Willa Cather on Journalism and Writing

In 1906, Willa Cather moved from Pittsburgh, where she had been working as a journalist, to New York City, where she established herself as a literary editor at the journal McClure’s. In this letter to the Maine writer Sarah Orne Jewett written on Dec. 19, 1908, Cather describes her frustrations with journalism and her desire find more time to write on her own terms:

Mr. McClure tells me that he does not think I will ever be able to do much at writing stories, that I am a good executive and I had better let it go at that. I sometimes, indeed I very often think that he is right. If I have been going forward at all in the last five years, [i]t has been progress of the head and not of the hand. At thirty-four one ought to have some sureness in their pen point and some facility in turning out a story. In other matters — things about the office — I can usually do what I set out to do and I can learn by experience, but when it comes to writing I’m a new-born baby every time — always come into it naked and shivery and without any bones. I never learn anything about it at all. I sometimes wonder whether one can possibly be meant to do the thing at which they are more blind and inept and blundering than at anything else in the world …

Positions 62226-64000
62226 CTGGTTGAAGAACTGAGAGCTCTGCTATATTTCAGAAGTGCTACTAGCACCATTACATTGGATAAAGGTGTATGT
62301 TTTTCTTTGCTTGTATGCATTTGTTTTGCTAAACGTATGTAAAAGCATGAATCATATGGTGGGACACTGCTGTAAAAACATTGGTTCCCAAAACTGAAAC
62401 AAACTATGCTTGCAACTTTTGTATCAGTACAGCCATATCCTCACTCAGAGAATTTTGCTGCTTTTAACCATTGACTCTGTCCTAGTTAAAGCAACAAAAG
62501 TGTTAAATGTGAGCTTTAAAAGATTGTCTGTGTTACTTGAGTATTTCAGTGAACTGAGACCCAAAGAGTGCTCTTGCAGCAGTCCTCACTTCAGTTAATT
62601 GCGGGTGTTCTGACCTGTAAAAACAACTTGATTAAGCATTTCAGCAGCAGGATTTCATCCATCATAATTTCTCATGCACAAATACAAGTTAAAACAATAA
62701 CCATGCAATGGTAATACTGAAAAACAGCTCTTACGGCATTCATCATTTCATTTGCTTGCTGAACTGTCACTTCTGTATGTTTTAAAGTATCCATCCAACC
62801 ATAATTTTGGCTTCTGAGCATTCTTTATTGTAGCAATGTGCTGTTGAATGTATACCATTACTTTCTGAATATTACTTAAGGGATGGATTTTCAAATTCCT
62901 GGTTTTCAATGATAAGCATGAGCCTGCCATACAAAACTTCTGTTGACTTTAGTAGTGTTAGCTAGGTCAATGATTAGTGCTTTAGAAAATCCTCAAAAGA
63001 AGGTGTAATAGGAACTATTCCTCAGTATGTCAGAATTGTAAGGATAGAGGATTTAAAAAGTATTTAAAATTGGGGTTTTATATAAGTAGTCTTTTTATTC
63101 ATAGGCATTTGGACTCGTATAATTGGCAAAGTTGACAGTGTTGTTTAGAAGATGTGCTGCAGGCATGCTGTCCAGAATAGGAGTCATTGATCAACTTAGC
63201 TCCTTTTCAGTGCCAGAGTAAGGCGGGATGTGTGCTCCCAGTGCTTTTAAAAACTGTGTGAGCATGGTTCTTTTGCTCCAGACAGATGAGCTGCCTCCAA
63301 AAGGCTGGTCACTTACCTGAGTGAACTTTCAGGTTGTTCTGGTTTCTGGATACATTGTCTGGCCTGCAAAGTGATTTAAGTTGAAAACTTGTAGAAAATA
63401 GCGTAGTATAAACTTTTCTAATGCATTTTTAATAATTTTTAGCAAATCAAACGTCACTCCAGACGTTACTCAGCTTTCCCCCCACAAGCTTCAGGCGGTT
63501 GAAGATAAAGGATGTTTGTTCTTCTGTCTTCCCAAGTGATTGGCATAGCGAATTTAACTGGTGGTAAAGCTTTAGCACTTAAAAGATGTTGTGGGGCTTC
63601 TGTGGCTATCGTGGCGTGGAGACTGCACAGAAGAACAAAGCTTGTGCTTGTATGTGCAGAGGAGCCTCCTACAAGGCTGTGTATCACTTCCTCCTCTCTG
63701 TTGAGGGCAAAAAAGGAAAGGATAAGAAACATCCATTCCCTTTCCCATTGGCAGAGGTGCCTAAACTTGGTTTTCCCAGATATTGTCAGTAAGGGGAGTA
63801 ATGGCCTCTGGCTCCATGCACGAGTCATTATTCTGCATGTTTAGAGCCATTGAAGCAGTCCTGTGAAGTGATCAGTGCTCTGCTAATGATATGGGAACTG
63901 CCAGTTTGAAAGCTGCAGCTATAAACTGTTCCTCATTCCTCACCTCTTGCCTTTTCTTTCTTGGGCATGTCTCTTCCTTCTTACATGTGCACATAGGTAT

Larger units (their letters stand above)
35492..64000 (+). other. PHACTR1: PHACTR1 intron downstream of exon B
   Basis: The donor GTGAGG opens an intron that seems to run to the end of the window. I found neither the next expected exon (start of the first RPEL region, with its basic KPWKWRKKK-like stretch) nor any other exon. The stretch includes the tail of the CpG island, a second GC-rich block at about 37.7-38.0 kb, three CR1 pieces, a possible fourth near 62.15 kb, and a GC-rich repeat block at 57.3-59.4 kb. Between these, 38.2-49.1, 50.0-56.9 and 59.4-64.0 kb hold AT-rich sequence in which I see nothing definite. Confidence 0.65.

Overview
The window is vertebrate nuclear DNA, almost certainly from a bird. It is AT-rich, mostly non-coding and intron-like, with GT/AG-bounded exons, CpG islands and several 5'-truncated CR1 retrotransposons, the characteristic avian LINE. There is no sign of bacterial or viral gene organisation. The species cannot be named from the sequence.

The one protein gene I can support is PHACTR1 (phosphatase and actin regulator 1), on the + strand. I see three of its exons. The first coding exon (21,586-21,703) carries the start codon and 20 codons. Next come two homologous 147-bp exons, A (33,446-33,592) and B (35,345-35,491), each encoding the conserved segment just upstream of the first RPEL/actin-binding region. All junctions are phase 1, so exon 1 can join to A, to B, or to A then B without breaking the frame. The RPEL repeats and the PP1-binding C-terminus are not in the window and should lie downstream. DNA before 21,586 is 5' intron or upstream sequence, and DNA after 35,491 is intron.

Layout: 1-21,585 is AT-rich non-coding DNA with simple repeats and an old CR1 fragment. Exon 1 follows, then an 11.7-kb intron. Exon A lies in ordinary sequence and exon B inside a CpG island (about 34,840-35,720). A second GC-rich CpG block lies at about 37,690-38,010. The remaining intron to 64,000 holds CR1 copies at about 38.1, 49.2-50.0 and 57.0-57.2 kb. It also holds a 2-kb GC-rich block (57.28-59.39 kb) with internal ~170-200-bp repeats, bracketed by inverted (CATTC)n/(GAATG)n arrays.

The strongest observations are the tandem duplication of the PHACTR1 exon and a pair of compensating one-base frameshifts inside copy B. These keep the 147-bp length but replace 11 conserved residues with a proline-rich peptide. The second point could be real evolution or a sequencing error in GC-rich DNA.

I have to lend a hand at home now and then, and a good salary is a good thing. Still, if I stopped working next summer I would have money enough to live very simply for three or four years. …I would write a little — “and save the soul besides.”

This letter comes to light after a number of letters Cather penned in her lifetime are being published in a new book to be released next month.

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